Will Americans’ mania for rules make up for loss of character?

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By Franklin Sanders

What is this American mania for making rules? Face it: America has shifted from a character-based    society to a rule-based society. Formerly people’’s character restrained them, now we must have rules.

Immediately after the war Robert E. Lee was chosen to become president of Washington College in Lexington. When someone asked him what sort of rules he would set up to control young men hardened by four years of cruel war, he replied, ““I have but one rule, and that is to make no unnecessary rules.””

Lee presupposed that a gentleman, a person with character, needs no rules. He needs no rule against stealing, because he does not steal. But with people of no character, you must post watchmen and police and rules everywhere. ““Don’’t steal the silverware! Don’’t steal the towels! Don’’t steal the furniture!””

Because they cannot rule themselves, Americans want — demand — rules for everything, and literally cannot behave without them. Without character or integrity, they are inwardly lawless. Because they cannot restrain themselves, they must be outwardly restrained.

But more rules won’’t cure lawlessness. The rule of law must be grounded inwardly. Only a change of heart can sustain inward integrity.

““The law is not made for a righteous man, but for the lawless and disobedient.”” 1 Timothy 1:9

We have a promise. ““This is the covenant that I will make with them after those days, saith the Lord, I will put my laws into their hearts, and in their minds will I write them.”” (Hebrews 10:16, quoting Jeremiah 31:33) So St. Paul can write, ““Sin shall not have dominion over you, for ye are not under the law, but under grace.”” That love of God written on our hearts that makes us love our neighbor, and opens our eyes to the image of God in him that we must respect.

That is the goal of the law, and endless lists of rules can never confer that integrity.

Regulation’s reign of terror

Today, America is choking on government rules and regulations, yet everyone clamors for them. Why? To keep out the competition. Together with the banking & monetary system, regulations constitute the greatest obstacle to prosperity.

A number of years ago in Chattanooga I was standing on the balcony of my motel, overlooking the back entrance to a restaurant. While I was watching a Hispanic woman pulled up, parked, and opened her trunk. A couple of Hispanic men came out of the kitchen, and while I was watching, she fixed them a snack out of the back of the trunk, and they paid her.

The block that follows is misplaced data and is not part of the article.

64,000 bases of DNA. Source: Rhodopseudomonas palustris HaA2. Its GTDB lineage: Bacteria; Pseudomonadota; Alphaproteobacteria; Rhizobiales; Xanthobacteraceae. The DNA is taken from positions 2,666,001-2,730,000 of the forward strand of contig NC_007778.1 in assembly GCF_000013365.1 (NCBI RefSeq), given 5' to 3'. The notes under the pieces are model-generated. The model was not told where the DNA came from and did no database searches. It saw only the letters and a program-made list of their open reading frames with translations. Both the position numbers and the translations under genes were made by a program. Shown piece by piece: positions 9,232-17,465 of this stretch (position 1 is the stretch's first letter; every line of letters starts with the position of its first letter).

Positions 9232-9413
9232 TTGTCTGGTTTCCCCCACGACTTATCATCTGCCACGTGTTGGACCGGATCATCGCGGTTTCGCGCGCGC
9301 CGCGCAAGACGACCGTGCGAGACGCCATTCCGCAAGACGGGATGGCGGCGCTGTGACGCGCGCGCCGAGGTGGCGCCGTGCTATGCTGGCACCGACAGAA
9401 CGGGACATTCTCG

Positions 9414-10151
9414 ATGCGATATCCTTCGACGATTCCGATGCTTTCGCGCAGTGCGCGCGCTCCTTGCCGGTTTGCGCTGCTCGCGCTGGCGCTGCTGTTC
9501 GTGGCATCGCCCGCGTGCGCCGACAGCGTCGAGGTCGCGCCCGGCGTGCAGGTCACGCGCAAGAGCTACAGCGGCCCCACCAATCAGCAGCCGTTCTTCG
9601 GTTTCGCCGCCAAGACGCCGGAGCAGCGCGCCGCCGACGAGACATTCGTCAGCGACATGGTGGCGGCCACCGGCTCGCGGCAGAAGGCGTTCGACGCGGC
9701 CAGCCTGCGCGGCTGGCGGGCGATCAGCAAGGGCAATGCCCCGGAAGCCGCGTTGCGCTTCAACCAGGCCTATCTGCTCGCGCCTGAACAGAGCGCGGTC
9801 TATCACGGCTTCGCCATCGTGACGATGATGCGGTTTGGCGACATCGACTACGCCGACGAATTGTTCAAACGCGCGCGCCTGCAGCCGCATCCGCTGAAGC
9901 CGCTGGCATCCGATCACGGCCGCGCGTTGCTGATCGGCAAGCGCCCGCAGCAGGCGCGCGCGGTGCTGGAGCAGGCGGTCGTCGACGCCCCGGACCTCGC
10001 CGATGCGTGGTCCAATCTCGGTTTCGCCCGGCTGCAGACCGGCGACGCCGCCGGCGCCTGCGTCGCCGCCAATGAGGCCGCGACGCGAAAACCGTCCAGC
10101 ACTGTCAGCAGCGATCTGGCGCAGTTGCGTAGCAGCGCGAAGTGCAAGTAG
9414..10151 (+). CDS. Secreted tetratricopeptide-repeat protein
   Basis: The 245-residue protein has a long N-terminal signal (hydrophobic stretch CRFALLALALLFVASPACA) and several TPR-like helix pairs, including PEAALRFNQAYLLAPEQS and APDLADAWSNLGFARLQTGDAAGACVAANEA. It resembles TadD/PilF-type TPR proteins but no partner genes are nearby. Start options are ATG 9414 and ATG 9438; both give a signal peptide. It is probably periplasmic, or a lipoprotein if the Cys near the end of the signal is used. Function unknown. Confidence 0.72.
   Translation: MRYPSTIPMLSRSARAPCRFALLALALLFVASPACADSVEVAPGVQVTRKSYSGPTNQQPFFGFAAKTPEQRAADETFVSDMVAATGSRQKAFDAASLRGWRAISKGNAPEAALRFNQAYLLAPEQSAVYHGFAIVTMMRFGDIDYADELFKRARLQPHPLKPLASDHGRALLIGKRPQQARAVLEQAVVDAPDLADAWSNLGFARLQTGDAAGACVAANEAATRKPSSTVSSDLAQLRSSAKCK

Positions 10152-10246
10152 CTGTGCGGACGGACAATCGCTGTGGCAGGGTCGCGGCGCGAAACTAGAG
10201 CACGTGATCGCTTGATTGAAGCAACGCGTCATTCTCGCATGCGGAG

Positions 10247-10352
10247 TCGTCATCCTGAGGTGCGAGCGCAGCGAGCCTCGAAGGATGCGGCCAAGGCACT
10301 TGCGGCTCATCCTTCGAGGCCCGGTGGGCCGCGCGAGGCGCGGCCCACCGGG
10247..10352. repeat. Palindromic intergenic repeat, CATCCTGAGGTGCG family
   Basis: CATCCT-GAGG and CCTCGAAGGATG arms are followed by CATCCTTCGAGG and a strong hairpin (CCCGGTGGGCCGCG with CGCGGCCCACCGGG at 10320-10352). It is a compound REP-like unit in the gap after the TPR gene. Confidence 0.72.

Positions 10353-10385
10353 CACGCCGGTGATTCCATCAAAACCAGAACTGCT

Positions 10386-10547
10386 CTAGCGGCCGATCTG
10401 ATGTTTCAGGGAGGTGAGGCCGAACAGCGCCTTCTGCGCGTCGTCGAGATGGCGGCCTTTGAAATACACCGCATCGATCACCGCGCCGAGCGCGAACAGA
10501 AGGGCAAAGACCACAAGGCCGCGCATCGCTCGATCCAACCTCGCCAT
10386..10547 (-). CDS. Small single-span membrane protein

It was enough to send the FDA, USDA, City of Chattanooga licensing department, and Tennessee department of restaurant cleanliness into apoplexy followed by coma.

But none of the victims complained, because, well, they weren’’t victims. They were simply doing what free people do for themselves, buying and selling and taking care of each other’’s needs. That Latina understood better than most Americans that the state’’s laws cannot supersede the law of life. Survival comes before submission. To provide for your family is more important than observing wicked regulations designed only to block competition.

Used by permission. Subscribe to the Moneychanger’s daily commentary by dropping your email address at Franklin’s website, the-moneychanger.com. Franklin Sanders is publisher of The Moneychanger, a privately circulated monthly newsletter that focuses on gold and silver and the application of Christianity to economics, culture and family life. We have subscribed to this newsletter for more than 20 years, and consider it a must read. F$99 a year. Franklin is an active trader in gold and silver (he’ll swap your green Federal Reserve rectangles and give you real money in return). He trades with savers and investors outside Tennessee. F. Sanders, The Moneychanger, P.O. Box 178, Westpoint, Tenn. 38486 Tel. 888-218-9226.

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